As the coronavirus upends consumer behavior, it presents a double-edged sword for Shopify, which powers the e-commerce sites of more than 1 million merchants. As more shopping takes place online while stores are closed, the digitally-native companies that run on Shopify could be well positioned to capture a large portion of this spending. But first, Shopify needs to make sure that these e-commerce companies, many of whom also have stores, survive the enormous hit to their offline sales.
Amazon is witnessing historic demand, and third-party sellers are noticing a wave of changes. For one, the platform's algorithms to crack down on bad behavior is causing adverse effects. And brands have been unable to find any way to directly communicate with Amazon. One top brand explained just how difficult it's been to sell on the Amazon platform.
Reservation platforms like OpenTable, Resy and Tock have modified expanded their toolsets, resulting in a new category of retail appointments. As restaurants are either closed or relying takeout only, these back-end services are scrambling to pivot their offerings to survive the year. “I think retailers are going to turn to appointment based visits indefinitely,” Tock CEO Nick Kokonas said.
Longevity in the coming year will require “re-imagining at home consumption,” said COO Brian Smith, with restaurants and hospitality down at the moment. Here are some takeaways about how the wine brand has strategized in this current economic climate.
Amazon's sales went up during the first quarter of this year, but so too did costs. This certainly has to do with the coronavirus -- as do the plans to re-invest all of its profits into the business. The company's latest earnings report shows that even the industry leaders have some cracks in the business.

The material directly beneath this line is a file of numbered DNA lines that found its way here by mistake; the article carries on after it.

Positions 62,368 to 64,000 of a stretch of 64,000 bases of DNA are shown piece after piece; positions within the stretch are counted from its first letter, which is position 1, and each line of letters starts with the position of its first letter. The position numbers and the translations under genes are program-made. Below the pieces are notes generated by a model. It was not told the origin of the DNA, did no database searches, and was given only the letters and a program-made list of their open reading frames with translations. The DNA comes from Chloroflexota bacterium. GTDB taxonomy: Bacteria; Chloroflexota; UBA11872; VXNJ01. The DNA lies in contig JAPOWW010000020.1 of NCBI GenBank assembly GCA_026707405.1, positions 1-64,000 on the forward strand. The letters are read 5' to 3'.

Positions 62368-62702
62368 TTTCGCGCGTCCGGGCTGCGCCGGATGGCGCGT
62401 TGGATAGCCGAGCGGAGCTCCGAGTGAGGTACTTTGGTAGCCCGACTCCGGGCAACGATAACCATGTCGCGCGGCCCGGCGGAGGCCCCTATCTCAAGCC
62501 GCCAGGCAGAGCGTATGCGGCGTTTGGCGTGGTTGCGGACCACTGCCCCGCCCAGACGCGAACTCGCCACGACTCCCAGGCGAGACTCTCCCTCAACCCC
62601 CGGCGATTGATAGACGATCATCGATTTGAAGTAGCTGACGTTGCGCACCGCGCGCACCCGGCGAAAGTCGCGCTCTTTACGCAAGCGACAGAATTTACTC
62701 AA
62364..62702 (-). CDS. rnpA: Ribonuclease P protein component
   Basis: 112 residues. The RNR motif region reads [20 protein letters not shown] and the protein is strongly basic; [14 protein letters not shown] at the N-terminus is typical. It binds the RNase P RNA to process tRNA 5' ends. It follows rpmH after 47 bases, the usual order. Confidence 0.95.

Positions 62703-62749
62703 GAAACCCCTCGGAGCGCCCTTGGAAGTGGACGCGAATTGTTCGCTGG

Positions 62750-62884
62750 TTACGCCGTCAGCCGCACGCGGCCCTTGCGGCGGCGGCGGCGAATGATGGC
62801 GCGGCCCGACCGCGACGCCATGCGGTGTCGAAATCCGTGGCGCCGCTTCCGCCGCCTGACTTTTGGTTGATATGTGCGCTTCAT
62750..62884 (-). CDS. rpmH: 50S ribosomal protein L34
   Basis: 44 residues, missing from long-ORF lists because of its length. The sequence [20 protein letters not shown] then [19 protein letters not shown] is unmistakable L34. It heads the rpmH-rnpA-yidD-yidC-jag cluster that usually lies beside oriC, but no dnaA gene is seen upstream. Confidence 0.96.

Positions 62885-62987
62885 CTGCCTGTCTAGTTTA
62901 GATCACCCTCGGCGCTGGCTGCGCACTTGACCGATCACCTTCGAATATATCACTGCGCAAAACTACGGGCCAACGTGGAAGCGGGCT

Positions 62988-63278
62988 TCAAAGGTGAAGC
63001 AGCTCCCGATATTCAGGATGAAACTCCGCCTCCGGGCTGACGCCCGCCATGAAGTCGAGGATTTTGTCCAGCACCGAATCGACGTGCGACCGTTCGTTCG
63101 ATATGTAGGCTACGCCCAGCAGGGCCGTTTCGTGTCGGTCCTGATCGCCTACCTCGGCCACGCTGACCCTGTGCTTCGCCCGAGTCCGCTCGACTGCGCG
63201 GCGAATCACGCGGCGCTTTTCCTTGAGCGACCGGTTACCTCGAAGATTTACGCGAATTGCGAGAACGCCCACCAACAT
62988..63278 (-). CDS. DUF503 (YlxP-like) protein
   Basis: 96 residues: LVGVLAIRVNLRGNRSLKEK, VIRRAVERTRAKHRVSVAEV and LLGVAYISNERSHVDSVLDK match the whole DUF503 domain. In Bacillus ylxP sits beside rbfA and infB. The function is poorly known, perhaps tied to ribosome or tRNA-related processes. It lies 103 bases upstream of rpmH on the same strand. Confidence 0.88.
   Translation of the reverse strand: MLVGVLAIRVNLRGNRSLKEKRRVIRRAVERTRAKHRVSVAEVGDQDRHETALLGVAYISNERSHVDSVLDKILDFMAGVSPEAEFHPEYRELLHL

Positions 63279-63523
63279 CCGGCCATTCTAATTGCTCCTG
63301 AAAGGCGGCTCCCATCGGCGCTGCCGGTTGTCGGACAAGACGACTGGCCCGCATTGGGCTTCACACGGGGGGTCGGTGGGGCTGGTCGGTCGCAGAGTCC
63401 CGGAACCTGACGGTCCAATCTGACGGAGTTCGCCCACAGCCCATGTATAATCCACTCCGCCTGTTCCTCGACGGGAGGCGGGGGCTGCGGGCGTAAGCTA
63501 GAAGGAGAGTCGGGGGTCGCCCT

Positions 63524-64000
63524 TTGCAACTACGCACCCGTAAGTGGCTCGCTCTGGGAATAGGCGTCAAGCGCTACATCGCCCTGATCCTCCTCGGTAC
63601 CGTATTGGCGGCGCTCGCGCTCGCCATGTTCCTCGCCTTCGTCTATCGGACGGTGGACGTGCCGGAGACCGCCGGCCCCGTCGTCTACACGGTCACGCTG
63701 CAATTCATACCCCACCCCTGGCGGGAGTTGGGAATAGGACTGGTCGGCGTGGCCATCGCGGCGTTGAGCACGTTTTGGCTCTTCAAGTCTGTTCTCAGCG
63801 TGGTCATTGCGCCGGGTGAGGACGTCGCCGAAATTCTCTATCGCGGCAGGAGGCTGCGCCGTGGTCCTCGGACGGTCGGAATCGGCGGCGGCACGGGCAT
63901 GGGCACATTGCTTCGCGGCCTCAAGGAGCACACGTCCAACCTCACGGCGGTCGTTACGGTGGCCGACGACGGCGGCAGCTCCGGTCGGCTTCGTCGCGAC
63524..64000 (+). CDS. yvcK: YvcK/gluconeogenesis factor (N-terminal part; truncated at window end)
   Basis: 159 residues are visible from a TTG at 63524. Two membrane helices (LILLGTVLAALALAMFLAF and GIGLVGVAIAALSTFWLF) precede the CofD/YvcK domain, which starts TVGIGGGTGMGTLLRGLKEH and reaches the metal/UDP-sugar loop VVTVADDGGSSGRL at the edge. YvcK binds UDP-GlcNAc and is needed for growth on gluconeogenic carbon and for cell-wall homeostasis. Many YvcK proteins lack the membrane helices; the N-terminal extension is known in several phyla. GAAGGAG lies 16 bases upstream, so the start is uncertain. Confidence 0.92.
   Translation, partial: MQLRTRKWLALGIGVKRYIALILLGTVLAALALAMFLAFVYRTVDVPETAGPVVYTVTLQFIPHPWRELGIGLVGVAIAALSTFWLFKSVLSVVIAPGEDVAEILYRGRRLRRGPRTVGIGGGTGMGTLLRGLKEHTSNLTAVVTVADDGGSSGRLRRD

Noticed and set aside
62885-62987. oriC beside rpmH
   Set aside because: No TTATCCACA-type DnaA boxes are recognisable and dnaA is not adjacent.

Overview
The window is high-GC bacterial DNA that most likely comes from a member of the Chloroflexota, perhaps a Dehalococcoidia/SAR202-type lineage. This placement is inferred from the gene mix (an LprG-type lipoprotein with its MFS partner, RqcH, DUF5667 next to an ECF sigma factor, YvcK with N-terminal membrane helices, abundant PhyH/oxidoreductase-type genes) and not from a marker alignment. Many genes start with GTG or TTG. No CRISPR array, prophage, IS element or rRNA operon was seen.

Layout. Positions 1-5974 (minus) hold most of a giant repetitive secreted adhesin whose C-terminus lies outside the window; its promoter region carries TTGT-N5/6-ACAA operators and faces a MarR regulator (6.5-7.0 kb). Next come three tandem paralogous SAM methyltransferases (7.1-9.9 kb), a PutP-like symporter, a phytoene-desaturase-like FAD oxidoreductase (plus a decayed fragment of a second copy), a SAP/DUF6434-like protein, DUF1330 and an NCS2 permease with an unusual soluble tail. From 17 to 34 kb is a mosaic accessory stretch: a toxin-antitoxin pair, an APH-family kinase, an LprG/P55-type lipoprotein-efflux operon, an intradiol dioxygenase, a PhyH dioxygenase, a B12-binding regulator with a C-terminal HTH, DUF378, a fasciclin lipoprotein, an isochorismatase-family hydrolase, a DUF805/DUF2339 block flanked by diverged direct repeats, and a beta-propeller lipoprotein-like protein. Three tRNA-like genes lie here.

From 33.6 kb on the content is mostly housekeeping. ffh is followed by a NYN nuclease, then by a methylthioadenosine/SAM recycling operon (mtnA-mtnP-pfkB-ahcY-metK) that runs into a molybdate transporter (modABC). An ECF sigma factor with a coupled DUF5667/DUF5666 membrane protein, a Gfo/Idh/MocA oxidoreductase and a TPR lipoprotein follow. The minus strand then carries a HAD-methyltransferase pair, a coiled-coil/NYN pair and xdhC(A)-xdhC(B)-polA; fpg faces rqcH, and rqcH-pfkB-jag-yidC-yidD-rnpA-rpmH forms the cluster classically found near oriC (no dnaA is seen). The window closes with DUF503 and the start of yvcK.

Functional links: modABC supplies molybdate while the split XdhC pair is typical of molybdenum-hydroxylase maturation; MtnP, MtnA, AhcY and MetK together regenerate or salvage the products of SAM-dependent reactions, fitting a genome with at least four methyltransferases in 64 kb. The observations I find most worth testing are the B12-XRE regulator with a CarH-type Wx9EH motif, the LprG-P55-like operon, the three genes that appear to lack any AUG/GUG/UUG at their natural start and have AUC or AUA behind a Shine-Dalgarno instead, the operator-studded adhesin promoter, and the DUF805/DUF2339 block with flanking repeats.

Poshmark CEO Manish Chandra said Posh Stories, its version of the short video format, is expected to replicate the success that social shopping has achieved in markets like China.
With many businesses closed, CPG brands are seeming sales plummet. Indeed, Coke just reported that it saw a 25% sales volume drop earlier this month. As a result, many bigger brands are likely trying to rethink their digital strategies -- and are looking to adopt more direct-to-consumer programs.
Amazon has historically had difficulty keeping track of bad actors on the platform. Now, the company is having the opposite problem -- numerous brands are receiving automated alerts about issues they claim are false. For some, Amazon alleges price gouging. For others, it's about whether their FDA approved product is truly over-the-counter. For these sellers without a direct line to Amazon to appeal they're stuck with products suspended and sales dwindling.
Amazon's decision in March to temporarily stop accepting shipments of non-essential goods to its warehouses left many sellers in limbo. That presents a new opportunity for other marketplaces like eBay, Walmart, Target and Google to woo over dissatisfied sellers. Earlier this week, Google announced that it would be now making it free for merchants to sell their products on Google Shopping. Previously, merchants were charged on a cost-per-click basis.
Growing coalitions between brands via community and content is one bet for them to survive. During the pandemic, they're "banding together to weather the storm."
Former ad exec Wiener said that with many brands, it’s not so much changing what they were doing but doing it faster. "It’s not going to be an evolutionary change, but revolutionary."
Micro-fulfillment solutions company Takeoff Technologies’ has seen a surge in grocery clients' orders. Chief business officer Curt Avallone explained how the company is solving the last mile problem and why major supermarket chains are getting on board with delivery.
To many, Facebook Marketplace is a destination for used goods and/or oddities. But more brands are looking to the online marketplace to sell their goods -- especially as they experience woes with Amazon. While there is more interest in the social network's commerce tools now, it's unclear this wave is longterm.
Many brands live and die on the Amazon platform. Now that many non-essential items have seen a profound decrease in demand, these companies are in a bind. Some are trying to adopt competitive tactics that only a few months back they were allergic to.
Advertisers, from DTCs scrapping for share in a crackling at-home beauty market to seasoned retailers leaning into the quarantined consumer’s e-commerce surge, what’s changing about your campaign KPIs? How are you using data to make choices and effectively budget across channels? What’s working, what’s broken and how will you fix it? Take this survey and get the full results plus a $5 Starbucks gift card.
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